I have been on methimazole for 18 months and was first put on it because i had a low tsh but mormal t3 t4, I tried getting off it a couple of months ago but felt shakey, heart racing couldnt sleep so i started taking it again went to see new endo and she told me i need to get off the medication because of serious side effects so she is weaning me off the medication I only take 10 mg down to 7.5mg and I feel off balance and I was wondering if it is because of the change in medicaton dosage? I thought i had postpartum hyperthyroidism but was really never told what I was. My lab results have been normal the whole time I have taken the medication but latley have had alot of anxiey attacks and didnt know if this was due to me weaning off the medication, Or could it be all in my head? Thanks
GravesGirl's comments are appreciated, but these situations are never as straight-forward as it seems and most people do fine with RAI -- they just don't take the time to write in about it -- but we have had a few on medhelp who are very happy they had RAI.
That being said, many hyper patients don't need RAI and I usually try to regulate first with anti-thyroid drugs like methimazole. Would recheck levels and titrate/adjust the methimazole to keep TSH normal. If you have been on methimazole for 18 months and still trend hyper this is certainly not post-partum thyroiditis which improves on its own within 3 months. This is likely Graves brought out after pregnancy.
maybe you should have your free t4 and free t3 tested again. You sound hyper and need the meds. Don't let any doctor talk you into RAI. I haven't heard anyone on these various boards that feel right for years after this. I've never read a post that said"I'm so glad I chose RAI"..never! Anti-thyroid meds are fine as long as your liver is checked from time to time, you're not on a high dose.They calm the thyroid down and lower the antibodies, which is what the disease is all about. Post partum can bring out hyper. Don't be pushed into a radical thing like destroying your thyroid,once it's gone you STILLhave antibodies, which can excaserbate Graves eye disease. The thyroid is the victim, not the cause.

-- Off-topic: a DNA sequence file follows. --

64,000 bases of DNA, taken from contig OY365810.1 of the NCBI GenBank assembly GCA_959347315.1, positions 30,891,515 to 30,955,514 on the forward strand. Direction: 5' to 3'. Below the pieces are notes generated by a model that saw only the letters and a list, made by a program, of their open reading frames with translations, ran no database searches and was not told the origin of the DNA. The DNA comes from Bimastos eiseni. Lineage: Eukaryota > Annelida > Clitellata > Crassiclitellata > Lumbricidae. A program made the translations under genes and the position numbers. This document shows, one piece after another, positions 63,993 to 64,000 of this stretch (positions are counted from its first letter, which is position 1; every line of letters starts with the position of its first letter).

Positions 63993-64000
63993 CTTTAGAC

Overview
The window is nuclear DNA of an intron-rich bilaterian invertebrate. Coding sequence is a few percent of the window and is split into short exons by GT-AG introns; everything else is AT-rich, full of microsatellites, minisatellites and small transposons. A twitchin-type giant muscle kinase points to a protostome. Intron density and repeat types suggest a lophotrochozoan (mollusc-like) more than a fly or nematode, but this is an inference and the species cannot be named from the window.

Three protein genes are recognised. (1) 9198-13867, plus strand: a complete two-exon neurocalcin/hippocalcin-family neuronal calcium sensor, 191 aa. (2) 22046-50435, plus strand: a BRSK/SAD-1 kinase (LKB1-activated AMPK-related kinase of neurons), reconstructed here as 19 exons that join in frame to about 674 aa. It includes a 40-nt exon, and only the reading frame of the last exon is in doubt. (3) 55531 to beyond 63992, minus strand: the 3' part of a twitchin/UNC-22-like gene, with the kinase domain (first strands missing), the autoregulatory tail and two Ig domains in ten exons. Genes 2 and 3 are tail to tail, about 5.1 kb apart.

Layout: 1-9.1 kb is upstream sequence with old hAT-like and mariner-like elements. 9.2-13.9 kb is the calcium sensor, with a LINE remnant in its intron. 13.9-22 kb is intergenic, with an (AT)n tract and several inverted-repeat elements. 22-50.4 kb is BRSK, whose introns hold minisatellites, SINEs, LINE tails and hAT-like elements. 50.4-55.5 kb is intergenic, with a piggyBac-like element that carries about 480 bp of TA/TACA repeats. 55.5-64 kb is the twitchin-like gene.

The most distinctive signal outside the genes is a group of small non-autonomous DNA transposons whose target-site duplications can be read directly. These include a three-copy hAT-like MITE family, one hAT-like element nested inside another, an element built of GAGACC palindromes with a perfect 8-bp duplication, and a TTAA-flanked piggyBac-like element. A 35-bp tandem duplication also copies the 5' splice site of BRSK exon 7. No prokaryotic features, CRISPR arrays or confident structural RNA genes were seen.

I certainly can't comment to anyone at this point of my RAI since I have just had it done today. Being that I am 51 years old and the thought of going into what is called "thyroid storm" which I thought was relatively rare ,scared me more than the RAI. I was in the hospital waiting room when a young girl of about 25ish came in to have an RAI treatment.Being the nosy person I am, I asked her what made her come to that decision and she said she had been on ATD for about 3 years and she could tell that her symptoms were coming back. She told me she went into a thyroid storm and it frightened her half to death and she did not want to go through that again--hence her decision. I think I can handle taking a pill for the rest of my life,and here's hoping that the procedure works for me. I hope it did for her too. I think of it this way. If people have cancer, they usually have that organ removed or take chemo treatments. If they are diabetic they take insulin--which by the way, a good friend of mine is both. She's hypo and diabetic. Good luck with any decision you make.
Copyright 1994-2018MedHelp.All rights reserved. MedHelp is a division of Vitals Consumer Services, LLC.
The Content on this Site is presented in a summary fashion, and is intended to be used for educational and entertainment purposes only. It is not intended to be and should not be interpreted as medical advice or a diagnosis of any health or fitness problem, condition or disease; or a recommendation for a specific test, doctor, care provider, procedure, treatment plan, product, or course of action. MedHelp is not a medical or healthcare provider and your use of this Site does not create a doctor / patient relationship. We disclaim all responsibility for the professional qualifications and licensing of, and services provided by, any physician or other health providers posting on or otherwise referred to on this Site and/or any Third Party Site. Never disregard the medical advice of your physician or health professional, or delay in seeking such advice, because of something you read on this Site. We offer this Site AS IS and without any warranties. By using this Site you agree to the following Terms and Conditions. If you think you may have a medical emergency, call your physician or 911 immediately.